Distinguishing between maybe-null vs never-null is the important thing

This discussion today on the Core Guidelines repo issues is probably of broad interest. It’s regarding why we chose to annotate not_null<T*> rather than the reverse in the Guidelines and the Guideline Support Library (GSL).

Pasting here:

I would take this interface reduction one step further and make an un-annotated T* implicitly “not null”.

I understand, and we considered that.

We decided against that for several reasons:

  • T*, smart_ptr<T>, span<T>, container<T>::iterator, range<T>, etc. are all non-owning indirections and should be consistent with each other — it would be strange for some to be nullable but not others. Iterators can be “null”, for example a default-constructed iterator is not referring to anything.
  • More generally, all of those can be default-constructed, and the only reasonable semantics for that are “doesn’t point to anything.” (This can be a springboard for a broader discussion about the situations where default-constructible types are important, Regular types, etc.)
  • A large fraction of existing of T* are deliberately intended to be null, because people by convention use references for not-null parameters in particular and so in modern C++ code the presence of a T*parameter often (not always) implies nullability by that convention. So trying to annotate the “nullable” case is a huge code churn, and not only unadoptable but actually against the intent of much existing code.
  • Even if we ignored that and changed the default for T*, then we’d need to invent yet another annotation wrapper such as nullable<T>, and have to teach and explain both not_null<T> and nullable<T> (inconsistently).

For these and other reasons, we think that pointers should be nullable by default unless annotated otherwise.

valid concerns that are being dismissed because of a failure to distinguish between best practices for new code, and pragmatic recommendations for updating old code

I hope that helps reassure you that the concerns were considered deeply and aren’t being dismissed, and apply both to new code and old code. Defaults are important, and should reflect the common case especially for new code, but also for old code much of which is “correct” but just expressed without enough information about the intent because the programmer didn’t have the option or tool to express the intent.

The key issue is to distinguish maybe-null and never-null in the type system, and both of our approaches agree on doing that. Tony Hoare called null pointers his “billion-dollar mistake,” but in my opinion, and I think yours, the mistake was not maybe-null pointers (which are necessary, unavoidable, and pervasively present in every language with pointer/reference indirections, including Java, C#, C, C++, etc.), but rather in not distinguishing maybe-null and never-null pointers in the type system. You and we are both trying to do that, and so in the above I think we’re largely agreeing and our discussion is narrowly just about which one should be the default.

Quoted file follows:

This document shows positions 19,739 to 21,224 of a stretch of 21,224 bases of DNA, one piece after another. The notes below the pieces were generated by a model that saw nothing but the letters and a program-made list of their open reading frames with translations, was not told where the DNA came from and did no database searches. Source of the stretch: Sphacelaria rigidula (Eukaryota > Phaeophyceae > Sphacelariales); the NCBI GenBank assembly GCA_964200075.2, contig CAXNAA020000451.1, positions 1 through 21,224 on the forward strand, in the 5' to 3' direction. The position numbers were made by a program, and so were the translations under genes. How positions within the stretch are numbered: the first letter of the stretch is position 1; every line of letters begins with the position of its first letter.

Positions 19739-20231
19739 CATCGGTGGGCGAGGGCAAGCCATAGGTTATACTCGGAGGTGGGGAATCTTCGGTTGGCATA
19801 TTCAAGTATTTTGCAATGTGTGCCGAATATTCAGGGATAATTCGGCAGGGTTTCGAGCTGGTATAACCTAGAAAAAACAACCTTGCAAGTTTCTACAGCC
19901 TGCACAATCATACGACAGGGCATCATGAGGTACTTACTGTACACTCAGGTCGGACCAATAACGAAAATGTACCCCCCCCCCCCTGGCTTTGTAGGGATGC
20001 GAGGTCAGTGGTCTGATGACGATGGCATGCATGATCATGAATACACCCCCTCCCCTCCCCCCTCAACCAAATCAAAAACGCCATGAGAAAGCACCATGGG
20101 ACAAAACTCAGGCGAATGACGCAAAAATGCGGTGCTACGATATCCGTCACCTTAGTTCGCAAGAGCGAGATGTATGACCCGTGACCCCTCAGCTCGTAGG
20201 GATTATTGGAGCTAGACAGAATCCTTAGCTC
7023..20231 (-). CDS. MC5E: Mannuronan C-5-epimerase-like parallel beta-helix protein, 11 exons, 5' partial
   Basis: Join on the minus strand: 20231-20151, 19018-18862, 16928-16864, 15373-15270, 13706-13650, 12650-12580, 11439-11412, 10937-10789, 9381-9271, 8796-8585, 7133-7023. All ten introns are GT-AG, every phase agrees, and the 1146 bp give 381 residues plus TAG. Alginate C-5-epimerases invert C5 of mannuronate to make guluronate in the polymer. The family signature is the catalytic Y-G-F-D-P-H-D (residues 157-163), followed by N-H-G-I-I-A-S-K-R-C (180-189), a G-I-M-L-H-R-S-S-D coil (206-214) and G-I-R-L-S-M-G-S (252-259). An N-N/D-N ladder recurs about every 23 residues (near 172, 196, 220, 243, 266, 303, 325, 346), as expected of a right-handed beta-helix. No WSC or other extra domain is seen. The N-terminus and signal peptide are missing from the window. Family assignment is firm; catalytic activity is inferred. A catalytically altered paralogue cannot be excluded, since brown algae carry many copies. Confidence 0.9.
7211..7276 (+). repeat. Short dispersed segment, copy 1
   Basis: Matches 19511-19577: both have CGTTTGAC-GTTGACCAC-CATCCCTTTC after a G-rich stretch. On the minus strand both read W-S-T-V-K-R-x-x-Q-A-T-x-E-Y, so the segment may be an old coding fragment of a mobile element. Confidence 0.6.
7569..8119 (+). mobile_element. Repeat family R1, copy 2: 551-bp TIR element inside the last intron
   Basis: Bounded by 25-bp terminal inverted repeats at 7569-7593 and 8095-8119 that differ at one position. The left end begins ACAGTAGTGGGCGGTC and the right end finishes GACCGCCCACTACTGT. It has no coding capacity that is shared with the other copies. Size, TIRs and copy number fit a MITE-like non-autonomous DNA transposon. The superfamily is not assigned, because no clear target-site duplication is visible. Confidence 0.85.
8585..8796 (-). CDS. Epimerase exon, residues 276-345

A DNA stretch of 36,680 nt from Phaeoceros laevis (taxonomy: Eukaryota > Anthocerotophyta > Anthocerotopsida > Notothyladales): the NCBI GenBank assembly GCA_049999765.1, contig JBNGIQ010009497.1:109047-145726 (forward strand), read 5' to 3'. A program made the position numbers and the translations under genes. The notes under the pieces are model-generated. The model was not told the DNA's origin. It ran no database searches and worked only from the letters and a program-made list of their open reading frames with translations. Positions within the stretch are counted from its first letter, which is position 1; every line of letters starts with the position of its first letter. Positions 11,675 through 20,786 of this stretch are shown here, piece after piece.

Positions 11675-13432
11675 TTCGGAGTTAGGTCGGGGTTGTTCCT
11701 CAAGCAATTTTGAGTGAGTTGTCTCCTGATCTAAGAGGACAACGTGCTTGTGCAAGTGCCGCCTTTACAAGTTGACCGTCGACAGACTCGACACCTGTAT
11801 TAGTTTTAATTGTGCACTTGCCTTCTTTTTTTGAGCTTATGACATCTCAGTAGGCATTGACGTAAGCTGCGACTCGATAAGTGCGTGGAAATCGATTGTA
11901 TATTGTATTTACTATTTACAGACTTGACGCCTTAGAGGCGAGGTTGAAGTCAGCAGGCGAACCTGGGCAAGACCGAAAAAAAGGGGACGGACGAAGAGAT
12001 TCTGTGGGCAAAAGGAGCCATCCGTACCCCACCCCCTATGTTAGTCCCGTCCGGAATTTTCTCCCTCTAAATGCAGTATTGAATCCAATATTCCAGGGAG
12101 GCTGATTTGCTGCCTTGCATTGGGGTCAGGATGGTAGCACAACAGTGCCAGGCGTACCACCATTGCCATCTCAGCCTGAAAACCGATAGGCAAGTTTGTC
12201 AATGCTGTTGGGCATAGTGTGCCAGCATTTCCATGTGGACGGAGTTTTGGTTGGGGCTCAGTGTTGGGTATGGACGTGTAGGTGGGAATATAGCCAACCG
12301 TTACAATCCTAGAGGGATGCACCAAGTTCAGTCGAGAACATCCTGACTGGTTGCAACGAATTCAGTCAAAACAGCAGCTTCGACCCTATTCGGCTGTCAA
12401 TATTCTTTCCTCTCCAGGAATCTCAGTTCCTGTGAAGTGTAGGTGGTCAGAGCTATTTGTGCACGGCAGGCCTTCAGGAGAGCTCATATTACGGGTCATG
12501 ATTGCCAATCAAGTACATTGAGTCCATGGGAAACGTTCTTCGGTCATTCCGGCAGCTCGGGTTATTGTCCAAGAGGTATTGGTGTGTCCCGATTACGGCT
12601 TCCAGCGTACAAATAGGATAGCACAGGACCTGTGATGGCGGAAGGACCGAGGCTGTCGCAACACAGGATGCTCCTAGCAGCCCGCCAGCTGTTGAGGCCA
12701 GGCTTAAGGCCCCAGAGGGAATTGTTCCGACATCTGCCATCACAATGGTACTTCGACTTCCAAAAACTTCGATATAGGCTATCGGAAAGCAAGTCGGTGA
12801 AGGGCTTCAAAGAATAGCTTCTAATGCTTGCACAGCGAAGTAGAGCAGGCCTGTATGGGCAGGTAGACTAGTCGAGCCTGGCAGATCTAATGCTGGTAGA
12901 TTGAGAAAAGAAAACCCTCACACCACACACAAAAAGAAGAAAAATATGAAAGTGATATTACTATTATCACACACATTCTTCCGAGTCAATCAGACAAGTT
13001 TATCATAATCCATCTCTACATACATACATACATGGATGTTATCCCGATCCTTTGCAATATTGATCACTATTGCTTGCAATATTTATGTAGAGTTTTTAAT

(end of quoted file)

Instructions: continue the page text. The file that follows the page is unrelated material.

18 thoughts on “Distinguishing between maybe-null vs never-null is the important thing

  1. I’m sorry, but can somebody offer a deeper explanation on what not_null and maybe_null templates are?

  2. Love this response! YES – T* is implicitly, by default, NULLABLE!!!!
    Breaking that is INSANE.
    Having a better type-system where you can say not_null is a step forward, without the foolish baggage of changing everything and sundry.

  3. Lots of people want it, but it has taken time to get it right, just like concepts, ranges, modules.

  4. Thank you for your quick replies guys. I am really curious to read the trip report.

    C++17 new features seem really awesome. I would have liked to see enum iteration included as well, but it seems I’ll have to wait. Apparently it looks as not so many people require this feature, but I think that, when available, it will enable many new powerful idioms.

  5. @Daniele: Yes, compile-time reflection will enable that, and I’ll have a paper related to that this June as well for the next meeting.

    @GregM: Right you are. As soon as I get caught up I’ll write that trip report (I may wait until the mailing is posted so I can link to papers, or maybe I’ll get it done sooner…).

  6. Daniele, compile time reflection allows that.

    Nov 2016 status from this blog: